Retail trade body the British Retail Consortium (BRC) has launched a new cyber security toolkit, developed alongside the National Cyber Security Centre (NCSC) to help its members take steps to reduce their chance of falling victim to a successful cyber attack.
Recognising the increased threat to retailers as more businesses shift their operations online during the Covid-19 pandemic – in May this year online sales accounted for a third of UK retail, compared to just under a fifth a year earlier – the Cyber Resilience Toolkit for Retail is described as an “actionable” guide specifically designed for people with no expertise in security, from those at the top of major retail enterprises down to small traders and startups.
Additionally, with processes across the supply chain rapidly digitising and greater dependence on automation technologies, the risk landscape facing retailers is now far broader than it was even a few months ago, making it crucial for them to keep on top of things.
“In recent months, the use of technology in the retail industry has evolved as retailers adapt to new consumer habits and the challenges of the pandemic,” said BRC chief executive Helen Dickinson.
“Last year, retailers spent over £186m on cyber security, but the growth in online selling means there is an increasing threat of new cyber breaches and sophisticated hacking techniques.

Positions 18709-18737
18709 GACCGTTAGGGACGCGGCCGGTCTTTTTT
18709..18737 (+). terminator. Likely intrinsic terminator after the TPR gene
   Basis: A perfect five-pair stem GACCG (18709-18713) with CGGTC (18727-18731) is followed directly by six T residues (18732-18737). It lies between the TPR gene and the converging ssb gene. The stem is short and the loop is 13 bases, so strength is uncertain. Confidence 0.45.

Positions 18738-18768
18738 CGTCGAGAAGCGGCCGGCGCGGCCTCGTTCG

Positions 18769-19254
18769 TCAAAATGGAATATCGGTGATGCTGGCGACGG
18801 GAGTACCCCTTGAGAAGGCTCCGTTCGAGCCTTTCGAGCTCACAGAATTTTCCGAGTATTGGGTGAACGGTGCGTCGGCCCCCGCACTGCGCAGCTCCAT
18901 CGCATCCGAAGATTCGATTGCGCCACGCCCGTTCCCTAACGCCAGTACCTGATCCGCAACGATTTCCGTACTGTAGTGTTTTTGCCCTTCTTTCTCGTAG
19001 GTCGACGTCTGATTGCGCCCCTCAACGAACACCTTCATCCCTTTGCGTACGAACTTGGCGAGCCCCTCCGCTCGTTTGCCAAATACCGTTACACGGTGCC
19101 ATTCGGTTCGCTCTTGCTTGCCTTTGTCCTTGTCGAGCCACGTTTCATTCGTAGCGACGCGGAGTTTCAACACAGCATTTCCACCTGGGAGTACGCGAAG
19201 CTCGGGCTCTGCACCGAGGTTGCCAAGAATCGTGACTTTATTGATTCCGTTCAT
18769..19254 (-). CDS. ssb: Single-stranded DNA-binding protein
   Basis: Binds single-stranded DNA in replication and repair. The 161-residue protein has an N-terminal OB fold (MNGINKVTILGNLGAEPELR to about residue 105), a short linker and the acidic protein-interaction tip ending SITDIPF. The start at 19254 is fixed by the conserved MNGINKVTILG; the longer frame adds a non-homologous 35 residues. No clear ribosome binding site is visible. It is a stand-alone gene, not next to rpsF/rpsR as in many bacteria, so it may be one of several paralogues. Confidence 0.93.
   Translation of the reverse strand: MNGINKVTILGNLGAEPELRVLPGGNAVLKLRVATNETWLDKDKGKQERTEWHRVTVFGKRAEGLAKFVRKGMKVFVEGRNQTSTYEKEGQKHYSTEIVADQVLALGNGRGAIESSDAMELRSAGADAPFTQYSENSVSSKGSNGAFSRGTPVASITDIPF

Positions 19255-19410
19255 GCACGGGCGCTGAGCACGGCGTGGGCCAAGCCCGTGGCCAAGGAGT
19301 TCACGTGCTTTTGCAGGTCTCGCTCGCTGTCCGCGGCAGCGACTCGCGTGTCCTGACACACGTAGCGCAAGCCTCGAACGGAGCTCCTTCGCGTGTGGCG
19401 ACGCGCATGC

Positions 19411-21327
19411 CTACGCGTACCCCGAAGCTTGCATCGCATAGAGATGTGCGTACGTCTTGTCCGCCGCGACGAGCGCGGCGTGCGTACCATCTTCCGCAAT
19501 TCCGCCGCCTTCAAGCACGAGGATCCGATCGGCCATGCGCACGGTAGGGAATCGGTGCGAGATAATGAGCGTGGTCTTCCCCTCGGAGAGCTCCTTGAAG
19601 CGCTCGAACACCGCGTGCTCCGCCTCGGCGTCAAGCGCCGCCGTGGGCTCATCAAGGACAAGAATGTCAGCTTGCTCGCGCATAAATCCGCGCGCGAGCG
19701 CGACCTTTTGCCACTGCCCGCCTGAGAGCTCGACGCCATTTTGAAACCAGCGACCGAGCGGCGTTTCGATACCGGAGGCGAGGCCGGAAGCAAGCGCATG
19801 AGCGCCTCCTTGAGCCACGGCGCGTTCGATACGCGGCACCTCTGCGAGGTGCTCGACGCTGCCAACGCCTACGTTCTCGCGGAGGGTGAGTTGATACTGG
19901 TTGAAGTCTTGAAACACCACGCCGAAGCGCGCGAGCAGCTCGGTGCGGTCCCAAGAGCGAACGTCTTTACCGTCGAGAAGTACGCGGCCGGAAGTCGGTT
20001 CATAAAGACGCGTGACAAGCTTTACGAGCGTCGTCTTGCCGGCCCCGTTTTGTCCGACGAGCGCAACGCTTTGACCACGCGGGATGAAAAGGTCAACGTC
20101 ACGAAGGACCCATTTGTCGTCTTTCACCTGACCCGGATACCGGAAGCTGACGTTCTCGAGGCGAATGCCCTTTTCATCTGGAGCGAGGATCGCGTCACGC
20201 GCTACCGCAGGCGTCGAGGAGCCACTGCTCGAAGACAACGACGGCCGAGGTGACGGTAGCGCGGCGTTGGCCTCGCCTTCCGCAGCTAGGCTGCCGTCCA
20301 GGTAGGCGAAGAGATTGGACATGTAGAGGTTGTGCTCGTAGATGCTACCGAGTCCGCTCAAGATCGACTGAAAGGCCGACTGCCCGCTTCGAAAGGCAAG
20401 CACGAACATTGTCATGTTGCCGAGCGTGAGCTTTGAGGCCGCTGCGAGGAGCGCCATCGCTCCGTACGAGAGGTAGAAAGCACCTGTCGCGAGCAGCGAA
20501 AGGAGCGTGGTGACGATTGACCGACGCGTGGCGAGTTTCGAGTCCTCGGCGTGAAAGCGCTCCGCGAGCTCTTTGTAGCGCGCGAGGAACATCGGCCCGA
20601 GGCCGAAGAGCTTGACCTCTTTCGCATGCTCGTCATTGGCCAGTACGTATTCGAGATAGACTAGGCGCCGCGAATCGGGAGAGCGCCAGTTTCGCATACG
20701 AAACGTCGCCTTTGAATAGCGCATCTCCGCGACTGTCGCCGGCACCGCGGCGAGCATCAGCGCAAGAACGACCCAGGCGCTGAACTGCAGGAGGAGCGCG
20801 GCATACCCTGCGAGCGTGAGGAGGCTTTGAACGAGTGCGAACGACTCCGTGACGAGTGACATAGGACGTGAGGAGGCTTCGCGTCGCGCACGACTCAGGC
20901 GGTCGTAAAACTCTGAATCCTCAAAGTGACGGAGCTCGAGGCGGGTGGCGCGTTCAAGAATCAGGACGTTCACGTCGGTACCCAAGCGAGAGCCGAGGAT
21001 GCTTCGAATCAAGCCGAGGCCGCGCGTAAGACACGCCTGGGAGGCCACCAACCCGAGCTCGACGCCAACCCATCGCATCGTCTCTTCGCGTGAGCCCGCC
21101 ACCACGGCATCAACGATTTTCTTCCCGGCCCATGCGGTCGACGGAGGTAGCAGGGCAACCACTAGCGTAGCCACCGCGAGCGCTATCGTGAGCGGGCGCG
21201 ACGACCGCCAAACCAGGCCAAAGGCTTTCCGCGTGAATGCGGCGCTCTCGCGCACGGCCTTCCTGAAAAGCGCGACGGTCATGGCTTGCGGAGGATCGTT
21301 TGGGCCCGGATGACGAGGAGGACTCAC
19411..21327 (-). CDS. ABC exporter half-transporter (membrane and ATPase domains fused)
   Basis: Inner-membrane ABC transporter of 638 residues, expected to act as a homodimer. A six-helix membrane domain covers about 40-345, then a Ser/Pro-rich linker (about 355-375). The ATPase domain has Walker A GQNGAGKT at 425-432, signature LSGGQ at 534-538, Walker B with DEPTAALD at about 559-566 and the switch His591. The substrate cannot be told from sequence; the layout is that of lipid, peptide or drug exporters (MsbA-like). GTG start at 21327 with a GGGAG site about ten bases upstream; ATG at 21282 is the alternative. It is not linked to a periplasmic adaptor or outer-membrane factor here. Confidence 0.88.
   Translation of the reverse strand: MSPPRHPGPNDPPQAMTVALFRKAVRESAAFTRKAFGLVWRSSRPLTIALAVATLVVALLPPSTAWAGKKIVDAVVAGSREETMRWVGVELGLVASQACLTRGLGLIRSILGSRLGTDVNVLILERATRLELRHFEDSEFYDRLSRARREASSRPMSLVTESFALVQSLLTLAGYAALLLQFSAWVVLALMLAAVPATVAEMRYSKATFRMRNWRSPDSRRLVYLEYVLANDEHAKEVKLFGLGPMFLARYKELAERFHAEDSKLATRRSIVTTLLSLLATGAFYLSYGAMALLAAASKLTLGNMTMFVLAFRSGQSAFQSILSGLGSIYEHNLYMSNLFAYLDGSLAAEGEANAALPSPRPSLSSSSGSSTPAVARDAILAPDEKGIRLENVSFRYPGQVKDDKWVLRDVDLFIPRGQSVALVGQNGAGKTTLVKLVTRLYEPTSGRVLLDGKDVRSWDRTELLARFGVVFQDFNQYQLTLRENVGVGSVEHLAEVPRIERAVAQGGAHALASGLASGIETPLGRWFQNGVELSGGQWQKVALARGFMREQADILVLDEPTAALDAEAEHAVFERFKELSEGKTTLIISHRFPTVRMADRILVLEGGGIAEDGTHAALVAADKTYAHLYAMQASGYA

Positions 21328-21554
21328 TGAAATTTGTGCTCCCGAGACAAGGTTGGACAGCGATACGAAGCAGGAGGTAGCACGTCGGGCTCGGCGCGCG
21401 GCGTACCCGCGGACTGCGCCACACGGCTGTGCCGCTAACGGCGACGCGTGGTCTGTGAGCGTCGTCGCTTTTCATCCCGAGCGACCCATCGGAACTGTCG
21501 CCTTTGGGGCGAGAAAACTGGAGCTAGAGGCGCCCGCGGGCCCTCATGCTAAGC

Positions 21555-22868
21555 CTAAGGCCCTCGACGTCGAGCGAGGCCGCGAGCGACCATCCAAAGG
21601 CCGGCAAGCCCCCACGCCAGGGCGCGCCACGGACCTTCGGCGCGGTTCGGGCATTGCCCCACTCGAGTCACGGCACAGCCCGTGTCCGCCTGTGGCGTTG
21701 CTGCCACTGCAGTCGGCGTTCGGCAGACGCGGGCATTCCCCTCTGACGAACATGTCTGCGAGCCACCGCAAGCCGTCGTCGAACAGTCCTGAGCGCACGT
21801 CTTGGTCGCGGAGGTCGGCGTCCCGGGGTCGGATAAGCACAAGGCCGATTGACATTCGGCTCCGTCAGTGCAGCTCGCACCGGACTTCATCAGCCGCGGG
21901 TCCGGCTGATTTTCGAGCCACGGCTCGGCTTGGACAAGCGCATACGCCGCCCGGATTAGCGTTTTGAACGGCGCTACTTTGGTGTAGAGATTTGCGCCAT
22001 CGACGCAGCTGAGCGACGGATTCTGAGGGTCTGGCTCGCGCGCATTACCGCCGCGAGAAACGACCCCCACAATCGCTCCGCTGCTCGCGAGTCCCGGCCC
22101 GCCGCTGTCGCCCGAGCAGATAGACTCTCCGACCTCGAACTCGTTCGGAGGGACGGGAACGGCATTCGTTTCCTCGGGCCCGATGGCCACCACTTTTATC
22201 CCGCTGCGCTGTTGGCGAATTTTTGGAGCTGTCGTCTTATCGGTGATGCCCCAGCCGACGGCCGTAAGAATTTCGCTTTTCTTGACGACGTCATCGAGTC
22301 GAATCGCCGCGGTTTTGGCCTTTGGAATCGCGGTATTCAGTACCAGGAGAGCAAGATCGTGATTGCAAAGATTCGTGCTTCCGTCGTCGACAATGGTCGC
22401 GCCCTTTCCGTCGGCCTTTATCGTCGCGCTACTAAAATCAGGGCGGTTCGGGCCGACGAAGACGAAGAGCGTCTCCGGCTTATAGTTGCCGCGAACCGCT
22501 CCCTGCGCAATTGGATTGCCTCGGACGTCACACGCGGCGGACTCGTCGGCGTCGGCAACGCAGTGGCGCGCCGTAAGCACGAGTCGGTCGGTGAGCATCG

“As a result, retailers need to ensure their systems are watertight and up to date.”
The guide highlights the range of threats – such as ransomware, credit card skimming attacks and so on – faced by the retail sector, questions that need to be considered when developing cyber security strategies, and guidance on the essential protections retail organisations need to implement.
It also covers recommended actions for retailers to help them prevent breaches through stronger protections, mitigate breaches when they do occur, post-incident recovery, and encouraging a positive security culture.
“This toolkit, developed with the input of the National Cyber Security Centre, will ensure all retailers, no matter their size or level of cyber expertise, are well-equipped to face the challenge of cyber security,” said Dickinson.
“This is yet another example of the BRC supporting retailers through the ongoing digital transformation. Furthermore, consumers must also play their part, and more must be done to educate the public on basic cyber hygiene so that they are able to browse and shop safely,” she said
NCSC technical director Ian Levy said: “We want to keep shoppers’ data, identity and privacy safe, and to ensure that the retail sector is well equipped to face the cyber challenges associated with an ever-more digital world.
“The new BRC toolkit has been written in a way that is clear and concise so that it can be understood by retailers and those with a cyber specialism. I urge all key-decision makers in the industry to familiarise themselves with the toolkit and act on it.”